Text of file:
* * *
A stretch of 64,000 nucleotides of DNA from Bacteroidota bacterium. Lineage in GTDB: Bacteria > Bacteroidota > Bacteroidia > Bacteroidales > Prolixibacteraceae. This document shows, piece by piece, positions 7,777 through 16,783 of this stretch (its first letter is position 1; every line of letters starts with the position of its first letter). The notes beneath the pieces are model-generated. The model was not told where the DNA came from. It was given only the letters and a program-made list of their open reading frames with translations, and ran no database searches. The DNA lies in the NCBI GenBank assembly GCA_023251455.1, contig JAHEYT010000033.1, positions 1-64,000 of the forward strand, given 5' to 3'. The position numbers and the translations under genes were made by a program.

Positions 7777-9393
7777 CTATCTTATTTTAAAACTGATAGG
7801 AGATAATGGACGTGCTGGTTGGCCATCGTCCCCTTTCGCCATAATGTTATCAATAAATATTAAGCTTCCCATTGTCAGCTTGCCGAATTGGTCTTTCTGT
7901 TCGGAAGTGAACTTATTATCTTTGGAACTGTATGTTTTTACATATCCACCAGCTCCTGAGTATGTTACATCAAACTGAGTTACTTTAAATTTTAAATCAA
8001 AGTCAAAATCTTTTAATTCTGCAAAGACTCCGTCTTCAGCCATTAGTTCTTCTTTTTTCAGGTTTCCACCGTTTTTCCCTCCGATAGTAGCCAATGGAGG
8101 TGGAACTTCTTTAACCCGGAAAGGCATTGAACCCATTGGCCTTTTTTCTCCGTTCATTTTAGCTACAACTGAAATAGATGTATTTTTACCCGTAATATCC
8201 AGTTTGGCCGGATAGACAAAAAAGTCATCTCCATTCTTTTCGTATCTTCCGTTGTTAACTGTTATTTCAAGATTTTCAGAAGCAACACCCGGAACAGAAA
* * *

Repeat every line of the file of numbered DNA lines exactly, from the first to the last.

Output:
A stretch of 64,000 nucleotides of DNA from Bacteroidota bacterium. Lineage in GTDB: Bacteria > Bacteroidota > Bacteroidia > Bacteroidales > Prolixibacteraceae. This document shows, piece by piece, positions 7,777 through 16,783 of this stretch (its first letter is position 1; every line of letters starts with the position of its first letter). The notes beneath the pieces are model-generated. The model was not told where the DNA came from. It was given only the letters and a program-made list of their open reading frames with translations, and ran no database searches. The DNA lies in the NCBI GenBank assembly GCA_023251455.1, contig JAHEYT010000033.1, positions 1-64,000 of the forward strand, given 5' to 3'. The position numbers and the translations under genes were made by a program.

Positions 7777-9393
7777 CTATCTTATTTTAAAACTGATAGG
7801 AGATAATGGACGTGCTGGTTGGCCATCGTCCCCTTTCGCCATAATGTTATCAATAAATATTAAGCTTCCCATTGTCAGCTTGCCGAATTGGTCTTTCTGT
7901 TCGGAAGTGAACTTATTATCTTTGGAACTGTATGTTTTTACATATCCACCAGCTCCTGAGTATGTTACATCAAACTGAGTTACTTTAAATTTTAAATCAA
8001 AGTCAAAATCTTTTAATTCTGCAAAGACTCCGTCTTCAGCCATTAGTTCTTCTTTTTTCAGGTTTCCACCGTTTTTCCCTCCGATAGTAGCCAATGGAGG
8101 TGGAACTTCTTTAACCCGGAAAGGCATTGAACCCATTGGCCTTTTTTCTCCGTTCATTTTAGCTACAACTGAAATAGATGTATTTTTACCCGTAATATCC
8201 AGTTTGGCCGGATAGACAAAAAAGTCATCTCCATTCTTTTCGTATCTTCCGTTGTTAACTGTTATTTCAAGATTTTCAGAAGCAACACCCGGAACAGAAA